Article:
The Minister for Food and Agriculture has accused former President John Mahama’s brother of scrounging government subsidised fertilisers targeted at smallholder farmers in the country.
Dr. Owusu Afriyie Akoto said that Mr Ibrahim Mahama is a commercial farmer, cultivating 300 acres and does not qualify to benefit from the fertiliser meant for the poor farmers.
Speaking to Evans Mensah on JoyNews’ PM Express Wednesday, the Agric Minister believes the former President’s brother should be able to raise funds to purchase fertiliser for his farm.
“The subsidies are meant for farmers with 2, 3 acres which is the bulk of smallholders and not for 300 acres for goodness sake. So he has actually scrounged on poor farmers to start with if he was able to do 300 acres with subsidised fertiliser. So what Mr Mahama is saying cannot be true. In any case, we are talking about millions and millions of farmers. For him to make that conclusion from one observation, it means that when it comes to statistics he has absolutely no clue,” he said.
Dr Afriyie Akoto made these comments in rebuttal to claims made by Mr John Mahama that Ghana is likely to experience food shortage in 2022 if the government does not put more funds into its Planting for Food and Jobs (PFJ) programme.
While justifying his assertion that the PFJ programme is a failure, the former President stated that many farmers including his own brother are yet to receive fertilisers promised by the Akufo-Addo government.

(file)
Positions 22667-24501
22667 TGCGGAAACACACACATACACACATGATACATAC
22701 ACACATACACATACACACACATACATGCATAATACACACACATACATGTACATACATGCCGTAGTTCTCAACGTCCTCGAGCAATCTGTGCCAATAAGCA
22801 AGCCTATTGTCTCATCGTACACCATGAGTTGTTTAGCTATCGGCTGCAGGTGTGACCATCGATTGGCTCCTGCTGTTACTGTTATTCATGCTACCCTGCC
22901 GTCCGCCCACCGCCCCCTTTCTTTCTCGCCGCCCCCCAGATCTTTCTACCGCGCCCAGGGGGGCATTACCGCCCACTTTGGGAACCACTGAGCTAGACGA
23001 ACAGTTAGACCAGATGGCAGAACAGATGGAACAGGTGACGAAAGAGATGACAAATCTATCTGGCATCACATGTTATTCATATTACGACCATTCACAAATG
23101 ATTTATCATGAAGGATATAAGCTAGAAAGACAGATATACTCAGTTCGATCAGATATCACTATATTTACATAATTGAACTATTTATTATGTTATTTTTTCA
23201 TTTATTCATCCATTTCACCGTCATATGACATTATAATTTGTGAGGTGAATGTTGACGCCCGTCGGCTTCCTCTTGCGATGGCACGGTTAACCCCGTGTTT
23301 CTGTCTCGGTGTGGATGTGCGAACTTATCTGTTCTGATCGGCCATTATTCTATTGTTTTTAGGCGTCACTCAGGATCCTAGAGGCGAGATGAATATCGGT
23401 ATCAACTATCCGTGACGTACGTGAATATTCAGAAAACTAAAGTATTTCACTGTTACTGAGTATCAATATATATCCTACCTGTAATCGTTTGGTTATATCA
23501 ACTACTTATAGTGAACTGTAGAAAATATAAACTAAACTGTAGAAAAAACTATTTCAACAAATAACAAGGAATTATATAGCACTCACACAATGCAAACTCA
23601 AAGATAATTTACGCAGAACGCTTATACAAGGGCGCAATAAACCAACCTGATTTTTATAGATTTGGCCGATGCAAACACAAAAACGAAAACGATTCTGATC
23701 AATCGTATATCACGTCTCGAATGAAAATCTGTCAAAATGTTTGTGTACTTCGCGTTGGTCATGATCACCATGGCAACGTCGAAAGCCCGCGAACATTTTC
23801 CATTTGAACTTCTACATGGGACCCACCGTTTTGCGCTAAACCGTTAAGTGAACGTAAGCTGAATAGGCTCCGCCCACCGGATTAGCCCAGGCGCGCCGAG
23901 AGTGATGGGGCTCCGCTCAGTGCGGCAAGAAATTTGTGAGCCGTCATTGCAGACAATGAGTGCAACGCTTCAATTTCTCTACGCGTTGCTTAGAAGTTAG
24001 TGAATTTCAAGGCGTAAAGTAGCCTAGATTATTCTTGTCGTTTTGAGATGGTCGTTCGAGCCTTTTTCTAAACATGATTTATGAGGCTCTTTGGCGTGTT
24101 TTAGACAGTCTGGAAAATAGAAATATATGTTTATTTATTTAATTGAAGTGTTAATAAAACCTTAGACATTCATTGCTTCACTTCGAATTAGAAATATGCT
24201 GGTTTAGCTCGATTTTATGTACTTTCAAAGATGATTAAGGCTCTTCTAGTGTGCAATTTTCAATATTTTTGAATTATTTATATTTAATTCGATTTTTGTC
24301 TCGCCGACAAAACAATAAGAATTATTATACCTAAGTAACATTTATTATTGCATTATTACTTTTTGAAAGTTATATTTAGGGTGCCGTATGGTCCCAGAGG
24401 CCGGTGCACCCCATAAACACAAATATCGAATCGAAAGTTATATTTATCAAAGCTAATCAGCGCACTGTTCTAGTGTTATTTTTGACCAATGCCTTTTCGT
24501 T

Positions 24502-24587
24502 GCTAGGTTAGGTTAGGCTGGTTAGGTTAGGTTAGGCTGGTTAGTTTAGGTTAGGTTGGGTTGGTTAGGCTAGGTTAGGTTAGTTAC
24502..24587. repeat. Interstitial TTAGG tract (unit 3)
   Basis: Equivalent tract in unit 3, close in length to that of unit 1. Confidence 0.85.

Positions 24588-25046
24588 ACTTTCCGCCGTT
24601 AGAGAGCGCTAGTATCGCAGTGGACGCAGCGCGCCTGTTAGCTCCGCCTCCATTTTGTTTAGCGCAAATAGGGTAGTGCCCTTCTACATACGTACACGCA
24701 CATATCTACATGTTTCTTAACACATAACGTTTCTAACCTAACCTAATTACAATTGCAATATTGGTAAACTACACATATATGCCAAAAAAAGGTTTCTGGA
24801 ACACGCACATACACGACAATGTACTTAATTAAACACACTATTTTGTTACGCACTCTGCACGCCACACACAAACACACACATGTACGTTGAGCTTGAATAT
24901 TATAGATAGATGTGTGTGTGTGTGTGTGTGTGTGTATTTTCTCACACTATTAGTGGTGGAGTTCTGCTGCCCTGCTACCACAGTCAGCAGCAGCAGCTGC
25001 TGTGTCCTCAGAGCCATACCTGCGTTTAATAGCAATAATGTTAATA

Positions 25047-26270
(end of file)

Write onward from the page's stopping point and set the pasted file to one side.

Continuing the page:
“My brother is a farmer and he tells me this year, he has not received any fertiliser supply from the government and so he bought his own fertiliser and a bag of fertiliser is very expensive. Normally, he cultivates 300 acres of maize each year. But this year, he had to reduce it, he was not able to cultivate even 80 acres. So there’s a possibility of food shortage next year because the Planting for Food and Jobs Programme has failed,” the former President explained.
Persons within Ghana’s food production value chain are warning of looming food shortage if measures are not immediately taken to resolve the unavailability of fertilizer in the country by the end of the year.
But the Sector Minister vehemently rejected the claims describing them as statistically inaccurate.
He insisted that the programme has been largely successful despite the government’s inability to meet the projected demand for subsidised fertilisers for the PFJ programme.
The Food and Agriculture Minister admitted to challenges with the supply of fertiliser to farmers to boost agricultural production.
He, however, refuted claims it will result in food shortage in the following year.